27. 27. INDICES AND STANDARD FORM Problem 19. 3. Evaluate 3.5 ð 105 7 ð 102 expressing answers in standard form (a) 3.75 ð 103 6 ð 104 and (b) [(a) 1.35 ð 102 4. (a) 3 3.75 ð 10 4 6 ð 10 (a) 3C4 D 2.25 × 10 8 5 3.5 ð 10 3.5 ð 105 D 7 ð 102 7 2 6 ð 10 3 ð 10 3 5 (b) 5. (b) 1.1 ð 105 ] 2.4 ð 103 3 ð 10 4.8 ð 104 [(a) 2 ð 102 D 3.75 ð 6 10 D 22.50 ð 107 (b) (a) 4.5 ð 10 2 3 ð 103 (b) 2 ð 5.5 ð 104 2 (b) 1.5 ð 10 3 ] Write the following statements in standard form: (a) The density 2710 kg m 3 of aluminium is [2.71 ð 103 kg m 3 ] D 0.5 ð 103 D 5 × 102 (b) Poisson’s ratio for gold is 0.44 Now try the following exercise [4.4 ð 10 1 ] Exercise 8 Further problems on standard form (c) The impedance of free space is 376.73 [3.7673 ð 102 ] In Problems 1 to 4, find values of the expressions given, stating the answers in standard form: (d) 1. (a) 3.7 ð 102 C 9.81 ð 102 (b) 1.431 ð 10 1 C 7.3 ð 10 1 [(a) 1.351 ð 103 (b) 8.731 ð 10 1 ] 2. (a) 4.831 ð 102 C 1.24 ð 103 (b) 3.24 ð 10 3 1.11 ð 10 4 [(a) 1.7231 ð 103 (b) 3.129 ð 10 3 ] The electron rest energy is 0.511 MeV [5.11 ð 10 1 MeV] (e) Proton charge-mass 9 5 789 700 C kg 1 ratio is [9.57897 ð 107 C kg 1 ] (f) The normal volume of a perfect gas is 0.02241 m3 mol 1 [2.241 ð 10 2 m3 mol 1 ] 15
  28. 28. 3 Computer numbering systems 3.1 Binary numbers Problem 2. fraction The system of numbers in everyday use is the denary or decimal system of numbers, using the digits 0 to 9. It has ten different digits (0, 1, 2, 3, 4, 5, 6, 7, 8 and 9) and is said to have a radix or base of 10. The binary system of numbers has a radix of 2 and uses only the digits 0 and 1. 0.10112 D 1 ð 2 The decimal number 234.5 is equivalent to 1 Problem 3. number i.e. 1101.12 = 13.510 , the suffixes 2 and 10 denoting binary and decimal systems of numbers respectively. 110112 D 1 ð 24 C 1 ð 23 C 0 ð 22 D 2710 1 C1ð2 2 3 C1ð2 4 D 4 C 0 C 1 C 0 C 0.25 C 0 C 0.0625 D 5.312510 Now try the following exercise Convert 110112 to a decimal D 16 C 8 C 0 C 2 C 1 3 Convert 101.01012 to a decimal C0ð2 Exercise 9 C 1 ð 21 C 1 ð 20 C1ð2 C0ð2 1 8 C 4 C 0 C 1 C , that is 13.5 2 From above: 2 101.01012 D 1 ð 22 C 0 ð 21 C 1 ð 20 1 Thus the decimal number equivalent to the binary number 1101.1 is Problem 1. number C0ð2 D 0.687510 i.e. is the sum of terms comprising: (a digit) multiplied by (the base raised to some power). In the binary system of numbers, the base is 2, so 1101.1 is equivalent to: 1 ð 23 C 1 ð 22 C 0 ð 21 C 1 ð 20 C 1 ð 2 1 C1ð2 4 1 1 1 D1ð C0ð 2 C1ð 3 2 2 2 1 C1ð 4 2 1 1 1 D C C 2 8 16 D 0.5 C 0.125 C 0.0625 3.2 Conversion of binary to decimal 2 ð 102 C 3 ð 101 C 4 ð 100 C 5 ð 10 Convert 0.10112 to a decimal Further problems on conversion of binary to decimal numbers In Problems 1 to 4, convert the binary numbers given to decimal numbers. 1. (a) 110 (b) 1011 [(a) 610 (c) 1110 (d) 1001 (b) 1110 (c) 1410 (d) 910 ]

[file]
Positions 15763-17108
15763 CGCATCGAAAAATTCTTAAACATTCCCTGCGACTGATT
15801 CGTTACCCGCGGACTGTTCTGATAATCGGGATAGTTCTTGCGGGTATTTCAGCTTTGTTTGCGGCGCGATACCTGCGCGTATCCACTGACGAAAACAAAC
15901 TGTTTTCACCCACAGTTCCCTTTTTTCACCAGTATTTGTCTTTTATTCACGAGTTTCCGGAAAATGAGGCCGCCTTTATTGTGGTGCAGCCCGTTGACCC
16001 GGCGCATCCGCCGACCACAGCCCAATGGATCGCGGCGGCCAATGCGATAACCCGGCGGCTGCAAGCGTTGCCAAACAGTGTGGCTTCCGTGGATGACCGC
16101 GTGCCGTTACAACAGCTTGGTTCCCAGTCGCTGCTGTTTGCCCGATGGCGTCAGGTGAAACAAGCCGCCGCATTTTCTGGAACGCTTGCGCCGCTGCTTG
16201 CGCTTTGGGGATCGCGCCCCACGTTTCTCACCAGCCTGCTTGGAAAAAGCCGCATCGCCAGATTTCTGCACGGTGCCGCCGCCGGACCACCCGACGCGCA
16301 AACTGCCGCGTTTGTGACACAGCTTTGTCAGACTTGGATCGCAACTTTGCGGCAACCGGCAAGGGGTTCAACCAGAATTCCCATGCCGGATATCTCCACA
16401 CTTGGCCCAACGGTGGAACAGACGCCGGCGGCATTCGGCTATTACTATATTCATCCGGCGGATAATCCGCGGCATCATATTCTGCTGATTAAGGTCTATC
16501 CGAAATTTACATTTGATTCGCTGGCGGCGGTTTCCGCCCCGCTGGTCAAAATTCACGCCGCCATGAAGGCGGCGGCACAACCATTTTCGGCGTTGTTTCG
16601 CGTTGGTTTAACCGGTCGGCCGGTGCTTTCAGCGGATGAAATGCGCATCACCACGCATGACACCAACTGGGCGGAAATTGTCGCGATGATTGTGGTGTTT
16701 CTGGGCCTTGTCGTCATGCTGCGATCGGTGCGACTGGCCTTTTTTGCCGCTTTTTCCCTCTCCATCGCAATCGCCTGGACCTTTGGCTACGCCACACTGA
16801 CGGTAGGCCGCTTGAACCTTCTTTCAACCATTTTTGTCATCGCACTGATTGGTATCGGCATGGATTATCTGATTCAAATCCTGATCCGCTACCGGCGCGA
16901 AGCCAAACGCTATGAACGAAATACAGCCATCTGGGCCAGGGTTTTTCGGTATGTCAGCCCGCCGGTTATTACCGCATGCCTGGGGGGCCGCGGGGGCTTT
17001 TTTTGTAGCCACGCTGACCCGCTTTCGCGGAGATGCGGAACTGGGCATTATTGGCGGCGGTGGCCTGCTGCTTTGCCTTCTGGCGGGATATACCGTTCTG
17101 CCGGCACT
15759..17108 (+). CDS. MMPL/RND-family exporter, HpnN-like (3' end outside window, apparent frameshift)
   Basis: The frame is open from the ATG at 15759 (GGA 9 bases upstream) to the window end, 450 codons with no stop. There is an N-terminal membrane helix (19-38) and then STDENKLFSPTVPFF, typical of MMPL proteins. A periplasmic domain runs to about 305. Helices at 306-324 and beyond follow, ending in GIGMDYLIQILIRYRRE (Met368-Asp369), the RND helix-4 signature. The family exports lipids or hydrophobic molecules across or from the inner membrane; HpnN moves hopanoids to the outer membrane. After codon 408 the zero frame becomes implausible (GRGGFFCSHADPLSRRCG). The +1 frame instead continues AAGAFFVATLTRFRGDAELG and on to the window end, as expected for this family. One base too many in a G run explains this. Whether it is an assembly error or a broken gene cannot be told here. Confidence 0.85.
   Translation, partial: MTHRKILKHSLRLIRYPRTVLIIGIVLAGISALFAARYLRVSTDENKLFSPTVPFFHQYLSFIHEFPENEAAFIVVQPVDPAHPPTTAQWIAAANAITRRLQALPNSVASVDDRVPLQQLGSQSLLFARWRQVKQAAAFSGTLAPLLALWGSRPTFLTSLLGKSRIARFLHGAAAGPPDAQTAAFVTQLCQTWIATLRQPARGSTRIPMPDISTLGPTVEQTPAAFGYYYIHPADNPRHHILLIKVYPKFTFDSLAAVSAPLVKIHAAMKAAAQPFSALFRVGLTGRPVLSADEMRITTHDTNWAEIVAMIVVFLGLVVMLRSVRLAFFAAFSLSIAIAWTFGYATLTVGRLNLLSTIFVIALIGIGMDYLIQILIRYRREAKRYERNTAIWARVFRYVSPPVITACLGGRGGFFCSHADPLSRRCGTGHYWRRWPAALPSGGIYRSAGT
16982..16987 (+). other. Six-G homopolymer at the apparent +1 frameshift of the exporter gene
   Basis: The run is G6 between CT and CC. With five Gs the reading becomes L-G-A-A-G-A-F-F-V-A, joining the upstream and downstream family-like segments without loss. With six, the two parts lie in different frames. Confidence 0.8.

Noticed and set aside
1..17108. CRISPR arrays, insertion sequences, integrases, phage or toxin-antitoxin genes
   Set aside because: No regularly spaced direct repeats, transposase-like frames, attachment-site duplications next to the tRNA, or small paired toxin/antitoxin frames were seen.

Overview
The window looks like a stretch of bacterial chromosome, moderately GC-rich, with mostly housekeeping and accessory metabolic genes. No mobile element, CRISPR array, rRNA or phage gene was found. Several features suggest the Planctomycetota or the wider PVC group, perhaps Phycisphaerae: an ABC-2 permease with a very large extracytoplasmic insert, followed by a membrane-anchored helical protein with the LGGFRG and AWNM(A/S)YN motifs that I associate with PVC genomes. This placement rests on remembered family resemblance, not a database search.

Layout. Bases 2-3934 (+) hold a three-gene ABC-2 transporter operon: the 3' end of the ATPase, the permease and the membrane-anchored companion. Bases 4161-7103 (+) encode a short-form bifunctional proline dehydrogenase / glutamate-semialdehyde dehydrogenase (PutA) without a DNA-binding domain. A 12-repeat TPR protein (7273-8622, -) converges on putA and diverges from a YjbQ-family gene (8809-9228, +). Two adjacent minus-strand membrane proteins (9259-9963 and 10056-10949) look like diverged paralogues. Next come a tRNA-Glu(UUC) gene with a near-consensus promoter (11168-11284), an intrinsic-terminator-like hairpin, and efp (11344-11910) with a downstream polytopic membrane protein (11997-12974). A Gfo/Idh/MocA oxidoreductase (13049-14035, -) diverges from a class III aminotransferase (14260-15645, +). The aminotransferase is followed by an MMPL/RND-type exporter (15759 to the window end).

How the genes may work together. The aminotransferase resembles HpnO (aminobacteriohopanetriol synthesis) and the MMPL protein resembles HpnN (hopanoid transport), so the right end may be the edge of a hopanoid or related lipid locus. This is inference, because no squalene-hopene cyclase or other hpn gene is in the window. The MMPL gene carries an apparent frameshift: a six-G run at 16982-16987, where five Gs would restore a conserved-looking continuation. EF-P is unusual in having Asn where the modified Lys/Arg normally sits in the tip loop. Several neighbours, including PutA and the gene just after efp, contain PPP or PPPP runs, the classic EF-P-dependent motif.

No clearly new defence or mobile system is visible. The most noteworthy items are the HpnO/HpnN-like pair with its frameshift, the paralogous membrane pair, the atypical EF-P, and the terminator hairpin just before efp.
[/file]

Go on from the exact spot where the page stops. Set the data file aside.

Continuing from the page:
29. 29. COMPUTER NUMBERING SYSTEMS 2. (a) 10101 (b) 11001 (c) 101101 (d) 110011 [(a) 2110 (b) 2510 (c) 4510 3. (a) 0.1101 (b) 0.11001 (d) 5110 ] (c) 0.00111 For fractions, the most significant bit of the result is the top bit obtained from the integer part of multiplication by 2. The least significant bit of the result is the bottom bit obtained from the integer part of multiplication by 2. Thus 0.62510 = 0.1012 (d) 0.01011 (a) 0.812510 (c) 0.2187510 17 (b) 0.7812510 (d) 0.3437510 Problem 4. number Convert 4710 to a binary 4. (a) 11010.11 (b) 10111.011 (c) 110101.0111 (d) 11010101.10111 (a) 26.7510 (b) 23.37510 (c) 53.437510 (d) 213.7187510 From above, repeatedly dividing by 2 and noting the remainder gives: 2 47 Remainder 2 23 1 2 11 1 3.3 Conversion of decimal to binary 2 5 1 An integer decimal number can be converted to a corresponding binary number by repeatedly dividing by 2 and noting the remainder at each stage, as shown below for 3910 2 2 1 2 1 0 0 1 2 2 2 2 2 2 1 39 Remainder 19 1 9 1 4 1 2 0 1 0 0 1 0 1 1 1 1 Thus 4710 = 1011112 Problem 5. number (most → 1 0 0 1 1 1 ← (least significant bit) significant bit) The result is obtained by writing the top digit of the remainder as the least significant bit, (a bit is a binary digit and the least significant bit is the one on the right). The bottom bit of the remainder is the most significant bit, i.e. the bit on the left. Thus 3910 = 1001112 The fractional part of a decimal number can be converted to a binary number by repeatedly multiplying by 2, as shown below for the fraction 0.625 0.625 × 2 = 0. 500 0.500 × 2 = 1. 000 From above, repeatedly multiplying by 2 gives: 0.40625 × 2 = (most significant bit) . 1 0 1 (least significant bit) 0. 8125 0.8125 × 2= 1. 625 0.625 × 2= 1. 25 0.25 × 2= 0. 5 0.5 × 2 = 1. 0 1. 250 0.250 × 2 = Convert 0.4062510 to a binary . 0 1 1 0 1 i.e. 0.4062510 = 0.011012 Problem 6. number Convert 58.312510 to a binary